Seven stumbles and a funeral: Why Alberta’s Premier Alison Redford had to quit

Josh Wingrove

The Globe and Mail


Last updated

There was no one thing. Alison Redford, so frequently a premier on borrowed time, succumbed Wednesday when she resigned her leadership of Alberta’s dynasty PC party. But there were signposts along the road as she gradually lost the support of the public and her party.

1. The outsider

Ms. Redford was an outsider from the start, with only one MLA supporting her leadership bid. She made the second ballot largely by signing up outsiders with a string of campaign promises – chiefly to reverse a $107-million education cut, which wooed teachers but angered many in the party. She beat the caucus’s preferred candidate, Gary Mar, with the same outsider support and, six months later, won an election in which the Wildrose Party made serious errors in the final week. She struggled to satisfy both the centrist, non-partisan coalition that handed her power, and the party she led.

2. Trouble on the left, unrest on the right

A pair of anti-union bills passed in December sparked protests and led union leaders, who earlier were favourable, to dismiss her as a fraud. Earlier in the year, her government also changed the way it budgeted, separating out capital spending. The move was explained as being more in line with common accounting principles, but fiscal hawks said it amounted to cooking the books.

3. The Mandela funeral

The catalyst for much of the furor is a $45,000 trip to South Africa for Ms. Redford and an aide to attend Nelson Mandela’s funeral. The costs were high because she took a government plane to meet up with Stephen Harper’s own plane, flew her aide separately and then flew back early, rather than travelling with Mr. Harper. A week ago, she apologized and said she paid back the $45,000.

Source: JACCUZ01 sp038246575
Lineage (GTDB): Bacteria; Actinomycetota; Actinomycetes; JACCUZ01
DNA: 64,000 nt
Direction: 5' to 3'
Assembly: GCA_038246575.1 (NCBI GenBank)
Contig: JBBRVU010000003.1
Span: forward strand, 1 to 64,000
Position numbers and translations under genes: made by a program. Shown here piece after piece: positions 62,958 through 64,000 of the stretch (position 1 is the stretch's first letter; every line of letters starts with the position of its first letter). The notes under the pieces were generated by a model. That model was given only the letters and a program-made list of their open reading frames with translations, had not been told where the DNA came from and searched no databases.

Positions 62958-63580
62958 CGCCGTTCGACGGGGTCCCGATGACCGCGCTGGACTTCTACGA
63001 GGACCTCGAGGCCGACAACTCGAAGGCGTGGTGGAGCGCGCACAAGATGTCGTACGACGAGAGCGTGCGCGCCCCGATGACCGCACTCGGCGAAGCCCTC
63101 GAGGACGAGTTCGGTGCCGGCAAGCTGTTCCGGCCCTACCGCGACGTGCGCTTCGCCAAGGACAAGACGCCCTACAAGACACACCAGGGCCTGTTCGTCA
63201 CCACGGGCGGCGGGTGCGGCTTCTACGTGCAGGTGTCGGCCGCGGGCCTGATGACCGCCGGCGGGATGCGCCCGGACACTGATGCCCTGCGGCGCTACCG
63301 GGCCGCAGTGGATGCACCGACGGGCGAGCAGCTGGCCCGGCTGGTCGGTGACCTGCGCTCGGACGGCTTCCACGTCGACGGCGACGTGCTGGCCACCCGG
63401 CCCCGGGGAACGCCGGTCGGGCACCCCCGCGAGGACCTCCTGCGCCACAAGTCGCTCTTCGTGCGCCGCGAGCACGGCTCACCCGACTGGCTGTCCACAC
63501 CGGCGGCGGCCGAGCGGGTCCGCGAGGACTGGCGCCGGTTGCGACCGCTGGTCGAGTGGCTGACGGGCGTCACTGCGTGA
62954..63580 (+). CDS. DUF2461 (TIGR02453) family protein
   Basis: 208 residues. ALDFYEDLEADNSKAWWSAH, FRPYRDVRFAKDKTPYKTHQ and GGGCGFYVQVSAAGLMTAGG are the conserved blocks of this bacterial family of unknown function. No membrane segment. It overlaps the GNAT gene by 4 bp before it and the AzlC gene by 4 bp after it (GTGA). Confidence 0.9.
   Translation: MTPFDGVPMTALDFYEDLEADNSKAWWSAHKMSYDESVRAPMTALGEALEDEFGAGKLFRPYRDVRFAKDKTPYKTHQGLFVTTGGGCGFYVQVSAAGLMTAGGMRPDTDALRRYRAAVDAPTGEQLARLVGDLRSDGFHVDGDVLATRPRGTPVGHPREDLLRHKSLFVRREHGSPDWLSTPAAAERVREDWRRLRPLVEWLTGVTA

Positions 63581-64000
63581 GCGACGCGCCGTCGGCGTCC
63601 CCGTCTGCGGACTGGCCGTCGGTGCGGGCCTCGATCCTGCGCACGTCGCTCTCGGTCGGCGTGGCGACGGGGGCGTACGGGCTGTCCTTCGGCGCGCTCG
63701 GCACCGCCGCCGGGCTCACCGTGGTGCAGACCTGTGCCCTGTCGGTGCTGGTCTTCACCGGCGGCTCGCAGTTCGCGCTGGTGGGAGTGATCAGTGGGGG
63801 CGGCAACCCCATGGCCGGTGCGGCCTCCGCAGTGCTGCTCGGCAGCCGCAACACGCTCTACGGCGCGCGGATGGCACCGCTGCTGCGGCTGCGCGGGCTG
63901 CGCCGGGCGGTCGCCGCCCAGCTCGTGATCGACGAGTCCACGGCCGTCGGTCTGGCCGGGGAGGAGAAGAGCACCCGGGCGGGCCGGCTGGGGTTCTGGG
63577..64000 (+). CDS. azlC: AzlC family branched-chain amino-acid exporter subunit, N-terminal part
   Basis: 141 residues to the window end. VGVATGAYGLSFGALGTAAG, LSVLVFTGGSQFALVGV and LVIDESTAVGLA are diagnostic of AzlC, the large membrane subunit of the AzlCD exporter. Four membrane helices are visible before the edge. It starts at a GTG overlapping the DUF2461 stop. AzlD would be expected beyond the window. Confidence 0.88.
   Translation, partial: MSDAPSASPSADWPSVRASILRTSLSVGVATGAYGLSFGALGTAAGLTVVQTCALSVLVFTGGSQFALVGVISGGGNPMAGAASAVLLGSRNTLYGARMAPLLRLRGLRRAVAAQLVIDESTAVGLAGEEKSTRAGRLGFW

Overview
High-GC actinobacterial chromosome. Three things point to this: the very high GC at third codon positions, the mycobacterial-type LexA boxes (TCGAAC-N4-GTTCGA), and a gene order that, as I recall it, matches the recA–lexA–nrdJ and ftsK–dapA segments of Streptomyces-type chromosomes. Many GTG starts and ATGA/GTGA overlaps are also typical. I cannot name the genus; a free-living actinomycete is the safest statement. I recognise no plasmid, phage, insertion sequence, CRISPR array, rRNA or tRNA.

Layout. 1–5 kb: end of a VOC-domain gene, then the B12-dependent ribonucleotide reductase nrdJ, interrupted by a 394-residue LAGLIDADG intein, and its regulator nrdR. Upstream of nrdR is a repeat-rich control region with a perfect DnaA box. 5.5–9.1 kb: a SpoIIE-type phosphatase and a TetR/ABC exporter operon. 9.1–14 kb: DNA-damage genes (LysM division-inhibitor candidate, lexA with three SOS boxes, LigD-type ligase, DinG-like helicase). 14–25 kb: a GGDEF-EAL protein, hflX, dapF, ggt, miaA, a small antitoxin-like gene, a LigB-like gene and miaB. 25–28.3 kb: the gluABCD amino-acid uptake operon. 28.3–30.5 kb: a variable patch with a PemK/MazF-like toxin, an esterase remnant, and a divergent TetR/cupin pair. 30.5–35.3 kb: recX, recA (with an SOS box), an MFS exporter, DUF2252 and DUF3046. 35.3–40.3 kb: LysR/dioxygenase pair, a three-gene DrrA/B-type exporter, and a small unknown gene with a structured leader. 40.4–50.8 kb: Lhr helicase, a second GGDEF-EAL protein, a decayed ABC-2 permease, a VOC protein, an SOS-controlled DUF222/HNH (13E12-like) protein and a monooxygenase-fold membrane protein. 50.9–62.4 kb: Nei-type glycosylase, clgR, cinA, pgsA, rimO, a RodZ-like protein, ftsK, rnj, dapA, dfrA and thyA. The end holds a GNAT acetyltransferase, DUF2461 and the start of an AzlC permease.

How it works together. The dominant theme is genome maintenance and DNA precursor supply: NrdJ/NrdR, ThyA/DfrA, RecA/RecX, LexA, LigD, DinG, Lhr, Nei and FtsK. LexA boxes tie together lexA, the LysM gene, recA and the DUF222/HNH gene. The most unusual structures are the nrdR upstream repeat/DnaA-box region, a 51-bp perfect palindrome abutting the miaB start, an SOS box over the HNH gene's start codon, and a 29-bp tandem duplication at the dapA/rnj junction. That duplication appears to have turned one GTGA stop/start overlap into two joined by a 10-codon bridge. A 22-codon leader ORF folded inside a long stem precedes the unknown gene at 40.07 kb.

4. Expenses and ethics under scrutiny

Ms. Redford had introduced what she billed as the country’s most robust expense disclosure rules. But her own expenses came under greater scrutiny after the South Africa trip. She was slammed for booking first-class flights and luxurious hotels. She flew her daughter and her daughter’s friend on the government plane, which was also used for trips timed closely to party events – and to pick Ms. Redford up in California before Ralph Klein’s funeral. Ms. Redford was also critized when a lucrative tobacco lawsuit contract went to the law-firm of her ex-husband.

5. An uprising in caucus

Last Thursday, MLA Len Webber broke publicly with his leader, resigning from caucus and telling a news conference she was a bully and that anybody would be better as leader. Ms. Redford’s allies attacked, saying he was “a very sad man” who should “go back to being an electrician.” That further divided caucus. One well-regarded MLA, former energy executive Donna Kennedy-Glans, followed suit Monday, resigning from caucus and cabinet. Other MLAs were openly discussing doing the same.

6. The isolated leader

Ms. Redford struggled to establish a personal connection with voters and even most members of her own caucus. When Ms. Kennedy-Glans left, she said she had spoken one-on-one with the premier just once since being elected, even though the two are from the same party, their ridings are both in Calgary and Ms. Kennedy-Glans held a junior cabinet post. There were other signs: Ms. Redford replaced government sedans with black SUVs and brought in top staff from Ontario or from outside politics. Seen to be freezing out caucus, she had few friends when things went sour.

7. No rescue party

In the last election, Ms. Redford fought off a challenge from the nascent Wildrose Party but the polls showed support flowing back to the opposition. In the election, business interests – or money, at least – rallied to the PCs. But as Redford’s troubles accumulated there was little support from leaders in the oil patch, out of the oil patch. As Jeff Jones reports, industry leaders shrugged at her crisis because they see little difference in how either the PCs or Wildrose would affect them

8. Polling problems and the knife at the throat

After months of decline, public opinion poll numbers placed Ms. Redford and her Tories at terrifying depths, with a personal approval rating of 18 per cent and party support of just 19 per cent, versus 46 per cent for Wildrose. With the party’s 43-year dynasty at risk, riding association presidents were preparing non-confidence motions in meetings set for Wednesday night, which were pre-empted by Ms. Redford’s departure.